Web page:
I left Varian in 1966, and in 1968 joined the University of Colorado. There I eventually returned to heterostructures, and in the early-70s tackled the theory of band offsets together with my student Bill Frensley – now at UT Dallas – who worked out the first ab-initio theory of the band offsets. Shortly afterwards – now at UCSB – I developed a powerful method to determine band offsets experimentally, by capacitance-voltage profiling through the hetero-interface.
In the late-70s, I returned to the device that had started it all, the HBT. The technology developments that had made possible the DH laser offered great promise also for the HBT, and I became a strong advocate of developing the full potential of that device.
In addition to heterostructures, I have worked on numerous other semiconductor topics, be it in physics, materials, devices, or technology. Second only to heterostructures has been a continuing interest in hot-electron negative-resistance effects, dating back to my Ph.D. dissertation. I already mentioned the work on the Gunn effect, but there was more. During my RCA years, I had come up with a crazy scheme to obtain a negative resistance perpendicular to a strong bias field, by drawing on the fact that some of the heavy holes in Ge have negative transverse effective masses – that is, perpendicular to their velocity. Experimentally, it was another failure, but conceptually, I found it extraordinarily stimulating. So did others, and it earned me a great deal of early notoriety. Today, I am back to one of the sins of my youth: to the superlattice Bloch oscillator, an exciting combination of heterostructures and hot electron physics.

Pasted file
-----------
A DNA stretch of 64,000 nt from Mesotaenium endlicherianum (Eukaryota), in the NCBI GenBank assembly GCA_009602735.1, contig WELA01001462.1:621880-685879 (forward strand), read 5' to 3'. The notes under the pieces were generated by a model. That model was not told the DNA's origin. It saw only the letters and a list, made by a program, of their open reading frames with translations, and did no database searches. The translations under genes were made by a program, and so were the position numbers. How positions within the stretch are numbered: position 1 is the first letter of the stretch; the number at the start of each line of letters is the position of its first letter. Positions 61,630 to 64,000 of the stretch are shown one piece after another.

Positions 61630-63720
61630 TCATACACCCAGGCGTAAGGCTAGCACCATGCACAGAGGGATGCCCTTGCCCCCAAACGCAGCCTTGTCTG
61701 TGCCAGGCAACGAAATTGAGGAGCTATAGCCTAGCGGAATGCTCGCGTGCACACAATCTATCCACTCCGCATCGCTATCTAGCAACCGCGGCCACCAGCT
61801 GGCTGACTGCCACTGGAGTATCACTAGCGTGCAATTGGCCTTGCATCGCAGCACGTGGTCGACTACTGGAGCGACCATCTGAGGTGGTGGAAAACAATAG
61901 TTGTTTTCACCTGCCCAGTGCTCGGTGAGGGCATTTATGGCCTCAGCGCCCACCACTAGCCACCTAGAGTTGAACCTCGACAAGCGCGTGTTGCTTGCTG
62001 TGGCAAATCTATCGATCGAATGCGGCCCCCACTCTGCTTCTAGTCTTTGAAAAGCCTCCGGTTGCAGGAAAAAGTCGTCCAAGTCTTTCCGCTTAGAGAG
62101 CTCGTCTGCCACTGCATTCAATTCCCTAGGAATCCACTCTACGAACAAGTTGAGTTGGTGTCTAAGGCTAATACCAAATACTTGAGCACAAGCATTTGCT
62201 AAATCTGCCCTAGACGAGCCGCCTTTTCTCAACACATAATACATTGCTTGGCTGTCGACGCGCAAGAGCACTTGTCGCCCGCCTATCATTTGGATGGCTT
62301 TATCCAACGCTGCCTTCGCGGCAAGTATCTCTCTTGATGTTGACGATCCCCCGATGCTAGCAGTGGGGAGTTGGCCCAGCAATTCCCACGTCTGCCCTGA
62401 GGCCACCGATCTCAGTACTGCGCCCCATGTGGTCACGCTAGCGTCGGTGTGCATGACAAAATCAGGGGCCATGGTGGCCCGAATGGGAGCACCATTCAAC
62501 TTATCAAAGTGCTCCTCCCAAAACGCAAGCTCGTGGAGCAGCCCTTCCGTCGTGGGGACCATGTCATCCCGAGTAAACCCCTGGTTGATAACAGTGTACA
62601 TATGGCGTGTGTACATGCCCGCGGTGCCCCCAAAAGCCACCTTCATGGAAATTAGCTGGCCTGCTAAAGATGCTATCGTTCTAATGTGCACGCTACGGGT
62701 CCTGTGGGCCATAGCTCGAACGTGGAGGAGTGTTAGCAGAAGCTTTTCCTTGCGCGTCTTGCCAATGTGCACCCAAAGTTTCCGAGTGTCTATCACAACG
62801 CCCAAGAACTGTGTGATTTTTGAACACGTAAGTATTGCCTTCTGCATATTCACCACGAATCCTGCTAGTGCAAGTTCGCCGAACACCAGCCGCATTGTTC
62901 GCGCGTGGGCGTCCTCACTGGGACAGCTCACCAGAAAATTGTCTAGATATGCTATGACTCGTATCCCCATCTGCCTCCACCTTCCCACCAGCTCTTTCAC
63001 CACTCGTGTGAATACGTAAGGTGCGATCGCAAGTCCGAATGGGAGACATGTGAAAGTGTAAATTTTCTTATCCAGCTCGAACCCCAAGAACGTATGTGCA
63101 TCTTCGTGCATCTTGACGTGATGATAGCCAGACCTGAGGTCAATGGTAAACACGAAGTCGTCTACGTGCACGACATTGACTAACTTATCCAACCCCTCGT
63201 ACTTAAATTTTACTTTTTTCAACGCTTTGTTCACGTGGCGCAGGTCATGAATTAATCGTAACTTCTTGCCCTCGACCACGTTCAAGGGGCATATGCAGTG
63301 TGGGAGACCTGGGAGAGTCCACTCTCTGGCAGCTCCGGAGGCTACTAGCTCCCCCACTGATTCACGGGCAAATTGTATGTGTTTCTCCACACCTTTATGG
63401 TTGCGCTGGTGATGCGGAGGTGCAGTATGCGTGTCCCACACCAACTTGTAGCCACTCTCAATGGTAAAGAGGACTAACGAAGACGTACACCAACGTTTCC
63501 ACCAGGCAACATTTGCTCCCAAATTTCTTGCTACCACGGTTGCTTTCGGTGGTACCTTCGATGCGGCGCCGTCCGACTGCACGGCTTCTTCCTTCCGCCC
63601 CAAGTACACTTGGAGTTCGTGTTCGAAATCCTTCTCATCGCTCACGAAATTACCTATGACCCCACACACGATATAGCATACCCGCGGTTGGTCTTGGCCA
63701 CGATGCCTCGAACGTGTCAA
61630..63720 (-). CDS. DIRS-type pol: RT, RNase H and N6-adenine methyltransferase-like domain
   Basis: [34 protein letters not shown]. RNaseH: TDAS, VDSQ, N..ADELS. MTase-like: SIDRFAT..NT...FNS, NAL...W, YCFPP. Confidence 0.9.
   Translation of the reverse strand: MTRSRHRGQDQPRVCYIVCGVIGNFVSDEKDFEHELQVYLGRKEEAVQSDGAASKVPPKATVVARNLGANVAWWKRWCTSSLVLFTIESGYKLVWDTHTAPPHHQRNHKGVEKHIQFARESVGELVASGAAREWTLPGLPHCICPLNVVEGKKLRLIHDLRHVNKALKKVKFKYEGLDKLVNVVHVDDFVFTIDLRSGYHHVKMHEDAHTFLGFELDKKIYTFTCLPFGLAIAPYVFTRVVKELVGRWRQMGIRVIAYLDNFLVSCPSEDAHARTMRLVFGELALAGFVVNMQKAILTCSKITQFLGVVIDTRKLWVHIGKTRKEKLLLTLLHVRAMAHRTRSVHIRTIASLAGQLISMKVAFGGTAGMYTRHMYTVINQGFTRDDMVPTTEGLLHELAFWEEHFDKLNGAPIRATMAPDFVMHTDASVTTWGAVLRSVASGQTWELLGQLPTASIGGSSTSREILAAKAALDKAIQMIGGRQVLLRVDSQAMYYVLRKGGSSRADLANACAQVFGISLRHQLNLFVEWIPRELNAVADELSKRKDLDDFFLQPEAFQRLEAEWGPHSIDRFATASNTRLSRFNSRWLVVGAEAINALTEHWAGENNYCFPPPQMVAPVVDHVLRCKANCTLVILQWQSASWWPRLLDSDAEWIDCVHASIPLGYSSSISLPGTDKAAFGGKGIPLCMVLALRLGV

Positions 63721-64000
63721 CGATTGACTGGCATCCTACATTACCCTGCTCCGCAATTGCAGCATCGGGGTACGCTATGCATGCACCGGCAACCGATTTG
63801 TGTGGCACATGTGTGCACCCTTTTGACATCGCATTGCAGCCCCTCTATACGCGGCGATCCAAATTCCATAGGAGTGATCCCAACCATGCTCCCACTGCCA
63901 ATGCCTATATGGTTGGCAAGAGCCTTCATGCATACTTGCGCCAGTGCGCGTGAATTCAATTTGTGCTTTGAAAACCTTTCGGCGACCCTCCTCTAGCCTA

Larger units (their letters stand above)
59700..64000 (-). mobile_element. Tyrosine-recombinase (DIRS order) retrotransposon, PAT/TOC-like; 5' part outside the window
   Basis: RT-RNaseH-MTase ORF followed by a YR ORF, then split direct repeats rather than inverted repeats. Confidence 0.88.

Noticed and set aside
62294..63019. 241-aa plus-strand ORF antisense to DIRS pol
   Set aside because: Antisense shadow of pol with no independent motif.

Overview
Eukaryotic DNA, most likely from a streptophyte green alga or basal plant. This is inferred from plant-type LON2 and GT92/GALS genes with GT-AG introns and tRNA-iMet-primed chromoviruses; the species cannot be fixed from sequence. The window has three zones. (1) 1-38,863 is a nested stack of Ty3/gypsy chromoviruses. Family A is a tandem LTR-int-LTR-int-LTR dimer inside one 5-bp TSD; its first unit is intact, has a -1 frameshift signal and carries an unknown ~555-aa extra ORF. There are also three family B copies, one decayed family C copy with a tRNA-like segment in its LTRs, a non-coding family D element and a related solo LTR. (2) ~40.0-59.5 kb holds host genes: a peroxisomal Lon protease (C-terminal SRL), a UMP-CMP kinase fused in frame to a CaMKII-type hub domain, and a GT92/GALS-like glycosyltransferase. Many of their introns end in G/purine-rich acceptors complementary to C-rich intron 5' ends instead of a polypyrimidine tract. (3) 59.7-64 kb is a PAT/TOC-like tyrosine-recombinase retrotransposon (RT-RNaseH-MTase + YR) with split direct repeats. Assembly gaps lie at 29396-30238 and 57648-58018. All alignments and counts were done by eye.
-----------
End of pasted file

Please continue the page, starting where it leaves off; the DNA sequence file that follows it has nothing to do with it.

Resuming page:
At the opposite end from hot electrons has been recent work on superconducting weak links in which a degenerately modulation-doped InAs/AlSb quantum well acts as a ballistic coupling medium between superconducting Nb electrodes. They exhibit some utterly delightful large discrepancies between experiment and accepted theory.
There are numerous additional topics scattered throughout my career. I have basically been an opportunist – and not at all ashamed of it.
This autobiography/biography was written at the time of the award and later published in the book series Les Prix Nobel/ Nobel Lectures/The Nobel Prizes. The information is sometimes updated with an addendum submitted by the Laureate.